Old Globe Theatre hosts ‘Somewhere’

by David Dixon

file photo
File Photo

Some people do not think dreams of making it big in Hollywood or on Broadway are realistic. If a friend tells their best buddy they want to be the next Marlon Brando, the comrade will likely say “good luck with that.” Still, there are those who cling desperately to the idea there is a way to make lifelong success in showbiz a reality.

The Old Globe’s new play “Somewhere,” set in 1959, is about the Candelarias, a Puerto Rican family that entertains hopes and fantasies while living in a tenement that is about to be torn down to build Lincoln Center.

Francisco (Juan Javier Cardenas) thinks he has a shot at becoming a legendary actor. His younger sister, Rebecca (Benita Robledo), wants to be a professional dancer. Their mother Inez (Tony Award-winner Priscilla Lopez) believes they can achieve their dreams, but worries her other son Alejandro (Jon Rua), the one she considers the most talented, has lost complete faith in himself.

“Somewhere” is a domestic drama intercut with some amazing dance sequences. Choreographer Greg Graham stages several spectacular scenes, including a climactic number toward the end of the second act that stands out as an incredible dance of self-realization for one of the main characters.

The cast can act and dance, a very tough combination of which masters are exceedingly rare these days. The four leads are all fantastic in their parts, and although Lopez deserves recognition for her powerful performance, everyone is believable. Special credit should be given to Leo Ash Evens as Jamie MacRae, a successful acquaintance of the “retired” dancer, Alejandro. His encounters with Alejandro feel authentic. Anyone who has an extensive history with a close ally will be able to relate to their conversations about the past, present and future.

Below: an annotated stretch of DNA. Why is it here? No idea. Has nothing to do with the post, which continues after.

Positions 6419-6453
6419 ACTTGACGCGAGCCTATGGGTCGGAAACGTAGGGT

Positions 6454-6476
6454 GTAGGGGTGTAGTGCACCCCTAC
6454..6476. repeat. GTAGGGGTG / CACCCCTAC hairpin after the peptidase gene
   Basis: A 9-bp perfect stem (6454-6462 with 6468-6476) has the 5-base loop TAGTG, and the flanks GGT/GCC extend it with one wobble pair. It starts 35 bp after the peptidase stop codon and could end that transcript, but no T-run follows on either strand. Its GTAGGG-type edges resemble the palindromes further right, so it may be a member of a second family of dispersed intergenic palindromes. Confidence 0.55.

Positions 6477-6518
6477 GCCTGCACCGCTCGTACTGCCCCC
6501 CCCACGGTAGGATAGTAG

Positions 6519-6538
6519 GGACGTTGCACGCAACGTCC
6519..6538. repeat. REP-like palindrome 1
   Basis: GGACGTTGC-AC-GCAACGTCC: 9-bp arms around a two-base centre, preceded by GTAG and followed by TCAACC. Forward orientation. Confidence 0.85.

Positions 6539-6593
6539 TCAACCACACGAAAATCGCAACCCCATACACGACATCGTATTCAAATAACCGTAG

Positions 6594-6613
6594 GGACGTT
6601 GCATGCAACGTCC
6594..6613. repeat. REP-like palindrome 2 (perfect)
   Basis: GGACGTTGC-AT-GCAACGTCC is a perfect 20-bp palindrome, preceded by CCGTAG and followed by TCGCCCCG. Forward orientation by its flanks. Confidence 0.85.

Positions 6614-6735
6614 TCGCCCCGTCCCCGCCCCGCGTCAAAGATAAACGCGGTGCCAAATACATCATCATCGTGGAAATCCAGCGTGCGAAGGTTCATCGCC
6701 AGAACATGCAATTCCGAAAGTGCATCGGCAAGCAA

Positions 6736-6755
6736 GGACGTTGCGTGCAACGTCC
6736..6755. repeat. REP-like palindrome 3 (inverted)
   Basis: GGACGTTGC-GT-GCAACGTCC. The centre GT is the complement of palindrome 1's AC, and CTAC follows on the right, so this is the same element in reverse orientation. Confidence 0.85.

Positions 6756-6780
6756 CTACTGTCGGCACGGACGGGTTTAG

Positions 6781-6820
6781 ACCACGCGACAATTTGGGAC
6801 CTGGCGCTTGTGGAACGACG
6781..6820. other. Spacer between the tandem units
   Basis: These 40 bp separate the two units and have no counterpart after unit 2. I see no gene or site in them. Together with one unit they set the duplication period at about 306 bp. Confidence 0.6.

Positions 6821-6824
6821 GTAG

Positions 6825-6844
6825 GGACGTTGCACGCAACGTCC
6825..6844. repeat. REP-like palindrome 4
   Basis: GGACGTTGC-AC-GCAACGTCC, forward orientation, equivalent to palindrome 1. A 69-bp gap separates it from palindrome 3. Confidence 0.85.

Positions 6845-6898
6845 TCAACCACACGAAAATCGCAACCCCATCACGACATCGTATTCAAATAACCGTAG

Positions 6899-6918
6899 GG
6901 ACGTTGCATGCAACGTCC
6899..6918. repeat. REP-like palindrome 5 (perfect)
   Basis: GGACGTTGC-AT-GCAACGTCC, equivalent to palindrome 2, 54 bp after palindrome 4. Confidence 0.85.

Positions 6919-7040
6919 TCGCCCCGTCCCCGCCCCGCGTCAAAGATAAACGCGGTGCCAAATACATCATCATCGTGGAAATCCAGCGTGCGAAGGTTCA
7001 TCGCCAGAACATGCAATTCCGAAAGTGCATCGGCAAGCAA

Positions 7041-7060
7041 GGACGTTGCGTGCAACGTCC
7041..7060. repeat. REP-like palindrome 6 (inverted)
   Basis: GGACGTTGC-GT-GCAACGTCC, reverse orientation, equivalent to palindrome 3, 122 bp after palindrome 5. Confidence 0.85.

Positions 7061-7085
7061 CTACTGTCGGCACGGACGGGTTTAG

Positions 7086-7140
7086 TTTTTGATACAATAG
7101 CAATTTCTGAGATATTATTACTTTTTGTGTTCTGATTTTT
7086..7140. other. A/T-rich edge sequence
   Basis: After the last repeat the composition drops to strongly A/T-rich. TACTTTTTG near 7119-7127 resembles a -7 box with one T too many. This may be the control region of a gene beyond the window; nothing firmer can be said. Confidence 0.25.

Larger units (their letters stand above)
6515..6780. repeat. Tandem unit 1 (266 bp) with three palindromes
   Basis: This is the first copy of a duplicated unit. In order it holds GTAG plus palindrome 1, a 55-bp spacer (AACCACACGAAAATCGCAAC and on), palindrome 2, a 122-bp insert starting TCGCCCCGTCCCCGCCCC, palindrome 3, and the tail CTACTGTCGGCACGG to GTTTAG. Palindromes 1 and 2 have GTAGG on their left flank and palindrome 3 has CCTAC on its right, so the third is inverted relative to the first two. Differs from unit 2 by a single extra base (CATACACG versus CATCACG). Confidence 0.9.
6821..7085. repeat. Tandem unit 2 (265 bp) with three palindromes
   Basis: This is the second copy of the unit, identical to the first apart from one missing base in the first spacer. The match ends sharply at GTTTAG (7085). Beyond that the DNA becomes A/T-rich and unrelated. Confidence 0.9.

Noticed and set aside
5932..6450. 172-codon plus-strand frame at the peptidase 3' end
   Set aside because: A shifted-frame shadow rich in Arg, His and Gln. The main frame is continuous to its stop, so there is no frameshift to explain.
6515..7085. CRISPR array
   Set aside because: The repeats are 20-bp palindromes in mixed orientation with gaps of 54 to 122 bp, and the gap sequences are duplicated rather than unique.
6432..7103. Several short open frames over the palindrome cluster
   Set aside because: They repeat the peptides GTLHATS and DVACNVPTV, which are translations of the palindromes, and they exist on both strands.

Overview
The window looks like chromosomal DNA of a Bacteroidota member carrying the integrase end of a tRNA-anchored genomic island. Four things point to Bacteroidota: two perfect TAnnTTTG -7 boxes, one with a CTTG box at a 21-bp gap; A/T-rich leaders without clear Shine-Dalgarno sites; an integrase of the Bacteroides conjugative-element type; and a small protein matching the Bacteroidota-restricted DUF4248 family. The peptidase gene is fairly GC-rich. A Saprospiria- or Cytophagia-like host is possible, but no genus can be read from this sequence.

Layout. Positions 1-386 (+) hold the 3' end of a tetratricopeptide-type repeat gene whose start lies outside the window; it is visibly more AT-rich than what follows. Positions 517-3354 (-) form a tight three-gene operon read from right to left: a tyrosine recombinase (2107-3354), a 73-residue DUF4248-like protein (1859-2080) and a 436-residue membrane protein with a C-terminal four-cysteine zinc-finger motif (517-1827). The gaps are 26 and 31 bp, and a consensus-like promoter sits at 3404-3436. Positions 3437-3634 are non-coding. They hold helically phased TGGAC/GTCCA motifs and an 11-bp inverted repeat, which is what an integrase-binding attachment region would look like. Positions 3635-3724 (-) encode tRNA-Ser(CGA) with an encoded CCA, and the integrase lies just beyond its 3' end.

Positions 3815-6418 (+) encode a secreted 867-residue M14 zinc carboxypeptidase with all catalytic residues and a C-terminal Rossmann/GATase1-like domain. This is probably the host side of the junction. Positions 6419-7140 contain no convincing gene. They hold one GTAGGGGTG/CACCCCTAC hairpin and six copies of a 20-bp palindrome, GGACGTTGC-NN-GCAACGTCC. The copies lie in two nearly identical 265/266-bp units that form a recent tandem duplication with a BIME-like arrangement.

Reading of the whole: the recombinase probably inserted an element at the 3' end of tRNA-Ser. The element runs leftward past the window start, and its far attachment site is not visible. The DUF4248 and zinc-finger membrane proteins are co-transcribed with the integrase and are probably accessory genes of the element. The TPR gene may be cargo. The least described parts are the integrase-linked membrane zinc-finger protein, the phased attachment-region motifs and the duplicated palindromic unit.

While “Somewhere” is intended for a mass audience, theater and film geeks will be in awe of references made throughout the production. Famous artists mentioned include the amazingly talented composer Leonard Bernstein, iconic stage actress Ethel Merman, triple-threat extraordinaire Chita Rivera and legendary “West Side Story” director Jerome Robbins.

“Somewhere” starts out strong and even a little bit magical in the love it has for popular storytelling of the time period. Surprisingly, Act II is even better.

At this point, after the Candelarias move to a housing project in Brooklyn, N.Y., Matthew Lopez’s writing becomes deeper, and the conflicts that affect Alejandro become achingly alarming. There is a realization that he is not just going through a moody rough patch. It would not be surprising if audience members fear Alejandro is a lost cause who may never overcome his dark outlook on the life he has made for himself.

“Somewhere” examines the pursuit of stardom in full detail. The Candelarias are a metaphorical representation of the negative and positive consequences associated with

fulfilling aspirations. Though Alejandro is symbolic of the problems adults face when not receiving deserved recognition, Francisco, Inez and Rebecca are much more hopeful human beings who believe in the power of serendipity combined with hard work.

The skillful direction of Giovanna Sardell helps make “Somewhere” a beautiful play with a heartfelt message. If handled with care on the road to the “Great White Way,” it could have a very bright future.

Tickets and information about “Somewhere” can be found at theoldglobe.org.

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